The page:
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Adding Voicemail Detection to an Outbound Tropo Application

Posted on November 30, 2015 by Phil Bellanti

One of the most useful features for outbound voice call applications is “Call Progress Analysis” (CPA) which can detect whether the call was answered by a human or an answering machine/voicemail system.  Incorporating CPA-based logic in a Tropo application script can allow it to perform different functionality based on if a human or voicemail system answered the call. For example, if the outbound call is detected as answered by a HUMAN, the app can continue with the intended prompts and collect input from the end-user as normal. However, if the outbound call is detected as being answered by a MACHINE (voicemail system or answering machine), it can have some different logic to play a custom audio file specifically for voicemail or to retry the outbound call after a period of time.

How It Works…

This is accomplished using the machineDetection parameter in the call() method. When this function is implemented, the returned object will have the userType property, which returns ‘HUMAN’, ‘MACHINE’, or ‘NIL’ and can be accessed through event.value.userType ($event->value->userType if using PHP). It’s worth noting machineDetection can also return ‘FAX’ as the userType, but since this has become an extreme edge-case in recent years, it wasn’t even incorporated in this particular demo. The userType ‘NIL’ can occasionally pop up on calls answered with a lot of background noise, complete dead silence, or by a non-standard answering machine.  Here in the demo, we’re treating ‘NIL’ calls as answered by MACHINE, however there’s an added step in the application to give people a chance to identify as HUMAN, by requesting them to press ‘1’ before a message geared towards a voicemail system is played. This step also helps eliminate any initial false-positive detections of MACHINE that may arise in an outbound campaign. This demo application is written in Ruby, using Tropo’s Scripting API and can be hosted right on our cloud platform for you.   In case you haven’t already, you’ll first want to register for a free developer account on From there, follow the steps to create an application as detailed here.  The full demo application script can be found on GitHub.


Application Walkthrough

The first part of the script is run when the userType ‘MACHINE’ is returned. In this block, we are further enhancing the machineDetection feature by asking for confirmation in case the call was actually answered by a human (falsely detected as MACHINE), by prompting the end-user to press ‘1’ to hear the message now. Obviously, a machine or voicemail system would ignore that question and the timeout will be triggered. This will take us to lines 15-22, where the application waits for silence after a beep tone. This part is certainly not required for machineDetection, but can help the accuracy when reaching unconventional voicemail machines.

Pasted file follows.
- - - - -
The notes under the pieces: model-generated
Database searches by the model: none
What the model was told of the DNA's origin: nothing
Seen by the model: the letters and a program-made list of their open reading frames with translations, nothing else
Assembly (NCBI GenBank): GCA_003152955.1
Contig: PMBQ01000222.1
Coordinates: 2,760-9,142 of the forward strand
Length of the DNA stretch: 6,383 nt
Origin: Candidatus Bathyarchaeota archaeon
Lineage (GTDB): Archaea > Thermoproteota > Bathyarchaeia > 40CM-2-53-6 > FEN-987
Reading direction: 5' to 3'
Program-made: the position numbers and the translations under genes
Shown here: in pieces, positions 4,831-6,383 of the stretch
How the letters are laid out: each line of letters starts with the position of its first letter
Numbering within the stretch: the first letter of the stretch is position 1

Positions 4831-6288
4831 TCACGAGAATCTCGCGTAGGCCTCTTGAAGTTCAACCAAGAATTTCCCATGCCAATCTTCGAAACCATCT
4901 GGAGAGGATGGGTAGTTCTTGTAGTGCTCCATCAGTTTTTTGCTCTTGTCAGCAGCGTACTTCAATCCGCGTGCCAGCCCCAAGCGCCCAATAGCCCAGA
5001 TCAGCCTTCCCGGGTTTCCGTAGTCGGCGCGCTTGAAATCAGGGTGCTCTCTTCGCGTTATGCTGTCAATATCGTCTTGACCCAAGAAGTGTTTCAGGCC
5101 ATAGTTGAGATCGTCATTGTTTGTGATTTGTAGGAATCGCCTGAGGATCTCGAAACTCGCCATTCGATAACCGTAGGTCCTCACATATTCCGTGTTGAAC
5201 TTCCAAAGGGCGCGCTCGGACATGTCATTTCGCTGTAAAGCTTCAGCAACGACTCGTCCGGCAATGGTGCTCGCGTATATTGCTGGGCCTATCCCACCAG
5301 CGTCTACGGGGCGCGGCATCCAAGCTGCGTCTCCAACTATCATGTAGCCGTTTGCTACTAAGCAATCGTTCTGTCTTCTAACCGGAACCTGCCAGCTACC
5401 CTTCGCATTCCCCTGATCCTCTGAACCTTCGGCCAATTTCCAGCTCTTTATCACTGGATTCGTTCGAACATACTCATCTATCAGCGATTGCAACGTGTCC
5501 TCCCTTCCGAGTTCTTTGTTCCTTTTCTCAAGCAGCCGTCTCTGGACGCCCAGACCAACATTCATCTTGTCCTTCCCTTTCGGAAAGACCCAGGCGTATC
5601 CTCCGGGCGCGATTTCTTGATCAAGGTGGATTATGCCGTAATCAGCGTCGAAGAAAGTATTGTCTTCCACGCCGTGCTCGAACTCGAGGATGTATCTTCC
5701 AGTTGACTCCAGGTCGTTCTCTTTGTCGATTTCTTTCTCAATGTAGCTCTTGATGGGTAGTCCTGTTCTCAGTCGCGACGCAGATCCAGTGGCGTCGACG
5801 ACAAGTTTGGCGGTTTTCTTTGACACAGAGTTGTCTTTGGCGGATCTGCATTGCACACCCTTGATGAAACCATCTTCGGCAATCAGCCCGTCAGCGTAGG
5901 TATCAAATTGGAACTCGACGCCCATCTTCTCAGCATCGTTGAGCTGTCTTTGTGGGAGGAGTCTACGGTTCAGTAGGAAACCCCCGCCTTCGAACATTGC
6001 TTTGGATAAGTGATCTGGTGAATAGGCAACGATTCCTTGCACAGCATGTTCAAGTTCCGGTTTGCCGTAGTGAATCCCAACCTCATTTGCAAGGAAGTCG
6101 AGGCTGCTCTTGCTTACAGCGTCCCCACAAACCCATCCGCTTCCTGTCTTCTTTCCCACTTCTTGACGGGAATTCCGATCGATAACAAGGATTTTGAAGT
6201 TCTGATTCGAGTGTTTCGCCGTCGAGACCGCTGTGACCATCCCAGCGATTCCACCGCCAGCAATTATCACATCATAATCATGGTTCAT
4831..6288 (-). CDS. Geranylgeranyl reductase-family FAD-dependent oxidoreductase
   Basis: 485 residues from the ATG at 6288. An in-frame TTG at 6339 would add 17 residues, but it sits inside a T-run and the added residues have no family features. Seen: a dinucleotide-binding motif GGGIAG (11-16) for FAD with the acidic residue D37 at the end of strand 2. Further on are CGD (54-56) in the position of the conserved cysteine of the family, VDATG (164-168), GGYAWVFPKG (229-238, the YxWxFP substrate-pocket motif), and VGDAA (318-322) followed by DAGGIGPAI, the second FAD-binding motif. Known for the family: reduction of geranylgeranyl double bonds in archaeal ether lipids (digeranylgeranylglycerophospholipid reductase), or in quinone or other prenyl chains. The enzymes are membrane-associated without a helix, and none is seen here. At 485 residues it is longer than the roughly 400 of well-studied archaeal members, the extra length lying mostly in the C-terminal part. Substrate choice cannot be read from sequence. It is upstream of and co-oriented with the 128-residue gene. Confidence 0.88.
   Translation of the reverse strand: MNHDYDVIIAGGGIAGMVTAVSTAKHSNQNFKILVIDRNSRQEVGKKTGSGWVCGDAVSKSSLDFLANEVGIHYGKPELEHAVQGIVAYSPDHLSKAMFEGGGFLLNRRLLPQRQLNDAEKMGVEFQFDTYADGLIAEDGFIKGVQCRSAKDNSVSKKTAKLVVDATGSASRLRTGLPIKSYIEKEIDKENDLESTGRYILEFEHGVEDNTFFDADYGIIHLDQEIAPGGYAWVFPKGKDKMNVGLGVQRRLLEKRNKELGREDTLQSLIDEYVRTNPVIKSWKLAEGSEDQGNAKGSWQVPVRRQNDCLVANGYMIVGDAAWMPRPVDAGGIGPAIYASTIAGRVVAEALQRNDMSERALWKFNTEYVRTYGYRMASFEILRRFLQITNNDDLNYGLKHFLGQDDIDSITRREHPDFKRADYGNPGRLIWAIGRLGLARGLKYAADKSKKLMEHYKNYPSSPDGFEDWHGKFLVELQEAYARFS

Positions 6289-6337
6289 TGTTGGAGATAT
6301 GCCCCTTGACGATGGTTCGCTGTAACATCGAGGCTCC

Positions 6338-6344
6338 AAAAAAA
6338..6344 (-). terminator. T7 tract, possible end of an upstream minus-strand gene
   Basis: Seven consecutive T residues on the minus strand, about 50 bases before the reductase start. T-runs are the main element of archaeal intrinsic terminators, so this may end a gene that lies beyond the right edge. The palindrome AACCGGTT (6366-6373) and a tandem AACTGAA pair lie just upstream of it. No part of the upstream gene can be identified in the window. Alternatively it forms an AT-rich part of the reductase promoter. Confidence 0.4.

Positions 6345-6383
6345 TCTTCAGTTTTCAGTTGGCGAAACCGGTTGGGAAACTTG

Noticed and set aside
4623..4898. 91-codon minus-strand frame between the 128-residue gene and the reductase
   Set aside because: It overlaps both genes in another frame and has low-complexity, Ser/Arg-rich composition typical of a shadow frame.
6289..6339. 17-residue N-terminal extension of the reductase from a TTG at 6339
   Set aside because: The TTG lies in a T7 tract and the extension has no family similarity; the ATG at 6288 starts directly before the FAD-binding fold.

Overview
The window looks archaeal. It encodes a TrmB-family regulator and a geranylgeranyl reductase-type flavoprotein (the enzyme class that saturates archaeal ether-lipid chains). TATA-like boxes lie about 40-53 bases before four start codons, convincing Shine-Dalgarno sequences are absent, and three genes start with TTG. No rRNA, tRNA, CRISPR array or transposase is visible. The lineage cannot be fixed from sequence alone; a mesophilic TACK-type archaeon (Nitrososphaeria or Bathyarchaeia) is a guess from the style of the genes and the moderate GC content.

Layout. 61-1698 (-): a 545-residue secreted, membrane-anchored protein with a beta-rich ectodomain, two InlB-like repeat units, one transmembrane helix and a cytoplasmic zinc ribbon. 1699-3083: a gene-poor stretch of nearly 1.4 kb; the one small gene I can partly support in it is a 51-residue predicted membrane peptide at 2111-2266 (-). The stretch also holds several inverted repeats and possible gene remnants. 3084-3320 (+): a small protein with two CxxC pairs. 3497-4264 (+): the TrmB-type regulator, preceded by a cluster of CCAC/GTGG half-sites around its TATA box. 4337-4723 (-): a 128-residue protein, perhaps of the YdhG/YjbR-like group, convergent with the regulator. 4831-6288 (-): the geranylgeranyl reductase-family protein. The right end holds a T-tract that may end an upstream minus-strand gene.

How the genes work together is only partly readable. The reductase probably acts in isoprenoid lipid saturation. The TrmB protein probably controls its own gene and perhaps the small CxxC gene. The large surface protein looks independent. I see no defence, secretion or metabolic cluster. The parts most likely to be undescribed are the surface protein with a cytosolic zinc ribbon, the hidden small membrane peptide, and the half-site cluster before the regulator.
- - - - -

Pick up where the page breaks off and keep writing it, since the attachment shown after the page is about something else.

def ask_vm (user)
	ask "Press one at any time to hear your message, or stand by and it will begin momentarily", {
		:timeout => 2,
		:choices => "1",
		:mode => "dtmf",
		:voice => "Tom",
		:onChoice => lambda {|event|
			user = "HUMAN"
			human_answer(user) },
		:onTimeout => lambda {|event|
			vm_answer(user) }}

def beep_listen ()
	record ".", {
		:beep => false,
		:timeout => 1,
		:silenceTimeout => 1,
		:maxTime => 15,
		:terminator => "#" }

The functions in lines 24-32 are run when the userType is returned as ‘HUMAN’. Here, we are asking the end-user if they want to opt-out of future messages, but this can be modified to whatever logic you want to perform when a HUMAN answers the call. Lines 35-38, will be run on calls only when all of the following occur:

  1. The initial userType was detected as ‘MACHINE’.
  2. A timeout on Line 2 was triggered (when the prompt to press ‘1’ is ignored).
  3. The beep and silence was detected from a voicemail system.

Again, 2 and 3 were added in the application just as enhancements to the built-in detection, essentially to help identify irregular voicemail systems with more unique qualities.

def human_answer (user)
	log "value returned from the machine detection  ==  " + user
	say $message , {:voice => "Tom"}
	ask "to opt out of future reminders, please press 1", {
		:choices => "1",
		:mode => "dtmf",
		:voice => "Tom" }
	say "Thank you, good bye" , {:voice => "Tom"}

def vm_answer (user)
	log "value returned from the machine detection  ==  " + user
	say $message , {:voice => "Tom"}

The settings for the outbound call and logic for machineDetection is in the last portion of code, lines 41-59. The callerID configuration is done in line 42, which sets the phone number to be sent and displayed at the destination being called. This app is using $numberToDial as the variable name to pass in the destination phone number parameter. This is sent along with the token-string to Tropo’s REST API when launching the application. You can find more information on passing in custom parameters to a Tropo application here.

call $numberToDial , {
	:callerID => "14072420001",
	:timeout => 60,Tom
	:machineDetection => {"introduction" => "Hello...", "voice" => "Tom" },
	:onAnswer => lambda {|event|
		if event.value.userType.nil?
			log "This was NIL   "
			user = "MACHINE"
			user = event.value.userType
		if user == "HUMAN"
		end	}}



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